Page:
Where does the money to ‘bail out’ banks come from? Is taxpayer money being used?
Unlike the 2009 bank bailout, the US taxpayers are not being forced to foot the bill to make whole SVB and Signature Bank account holders.
Last week the FDIC announced that “no losses associated with the resolution of Silicon Valley Bank will be borne by taxpayers.” The bank’s failure reminded many onlookers of the 2008 financial crisis that required the public to save major financial institutions to avoid an even greater economic crisis. However, many families and individuals who lost their homes, jobs, and retirement were not so lucky. For many in this group, the events following the SVB collapse were a painful reminder of how far the US government will go to protect the wealthy and powerful while leaving those without such high incomes to fend for themselves when major financial institutions are mismanaged and take risky bets they cannot afford.
Additionally, Senator Elizabeth Warren raised doubts that no taxpayer monies would be needed to bail out SVB and Signature Bank, a New York-based bank that failed a few days later.
“Regulators have said that banks, rather than taxpayers, will bear the cost of the federal backstop required to protect deposits. We’ll see if that’s true,” said Warren. The Massachusetts Senator also noted many in the US are growing increasingly skeptical of an economic system “holds millions of struggling student loan borrowers in limbo but steps in overnight to ensure that billion-dollar crypto firms won’t lose a dime in deposits.”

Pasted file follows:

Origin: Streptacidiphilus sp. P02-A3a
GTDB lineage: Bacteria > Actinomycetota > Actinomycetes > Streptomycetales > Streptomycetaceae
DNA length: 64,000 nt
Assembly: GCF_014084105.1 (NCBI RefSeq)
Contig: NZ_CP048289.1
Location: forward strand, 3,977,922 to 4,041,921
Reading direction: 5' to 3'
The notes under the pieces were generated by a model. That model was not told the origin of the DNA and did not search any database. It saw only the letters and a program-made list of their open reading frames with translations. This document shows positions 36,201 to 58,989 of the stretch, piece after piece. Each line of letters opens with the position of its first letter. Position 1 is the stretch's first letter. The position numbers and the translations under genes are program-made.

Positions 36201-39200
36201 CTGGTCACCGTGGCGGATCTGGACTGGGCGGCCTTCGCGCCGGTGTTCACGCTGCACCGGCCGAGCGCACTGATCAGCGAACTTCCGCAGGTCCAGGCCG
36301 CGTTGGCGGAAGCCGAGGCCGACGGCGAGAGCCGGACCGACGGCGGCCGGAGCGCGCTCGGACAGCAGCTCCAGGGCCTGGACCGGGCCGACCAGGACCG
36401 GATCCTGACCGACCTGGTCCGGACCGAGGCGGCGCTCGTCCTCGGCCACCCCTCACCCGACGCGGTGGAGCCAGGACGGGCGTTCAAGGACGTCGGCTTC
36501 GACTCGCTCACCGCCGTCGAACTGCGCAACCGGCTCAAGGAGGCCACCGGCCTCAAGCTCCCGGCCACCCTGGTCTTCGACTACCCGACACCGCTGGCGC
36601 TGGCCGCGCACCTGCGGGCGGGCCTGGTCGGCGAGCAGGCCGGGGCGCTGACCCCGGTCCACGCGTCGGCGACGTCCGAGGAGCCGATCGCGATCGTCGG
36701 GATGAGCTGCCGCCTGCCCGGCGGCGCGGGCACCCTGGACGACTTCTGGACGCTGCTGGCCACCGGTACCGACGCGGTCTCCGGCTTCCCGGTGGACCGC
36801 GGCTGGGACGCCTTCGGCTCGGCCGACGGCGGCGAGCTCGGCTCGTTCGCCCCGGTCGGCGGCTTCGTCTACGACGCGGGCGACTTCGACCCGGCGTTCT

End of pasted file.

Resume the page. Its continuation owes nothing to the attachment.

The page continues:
How will the bailout be funded?
The bailout of SVB and Signature Bank, which failed a few days after the Santa Clara-based bank, will be paid for through the Deposit Insurance Fund (DIF). The DIF has two “primary purposes.” The first is “to insure the deposits and protect the depositors of insured banks,” as they have done in these two cases. The federal government actually went further than legally required and will compensate depositors beyond the $250,000 level that the FDIC is required to insure. The second role is “to resolve failed banks,” which requires the agency to either dissolve, sell, or transfer the financial institution after it collapses.
Read more from AS USA:
To execute this mandate, the FDIC has two main sources of funding. The first is insurance premiums changed to banks covered by the FDIC. The agency then invests those funds, which creates the second stream of revenue, interest on those investments.
Additionally, the bill is not as high as it would have been if shareholders had to be compensated for the losses they incurred when the value of SVB dropped to zero. The Biden administration made it clear that the FDIC would not compensate shareholders and some investors who had placed reckless bets.
To be able to comment you must be registered and logged in. Forgot password?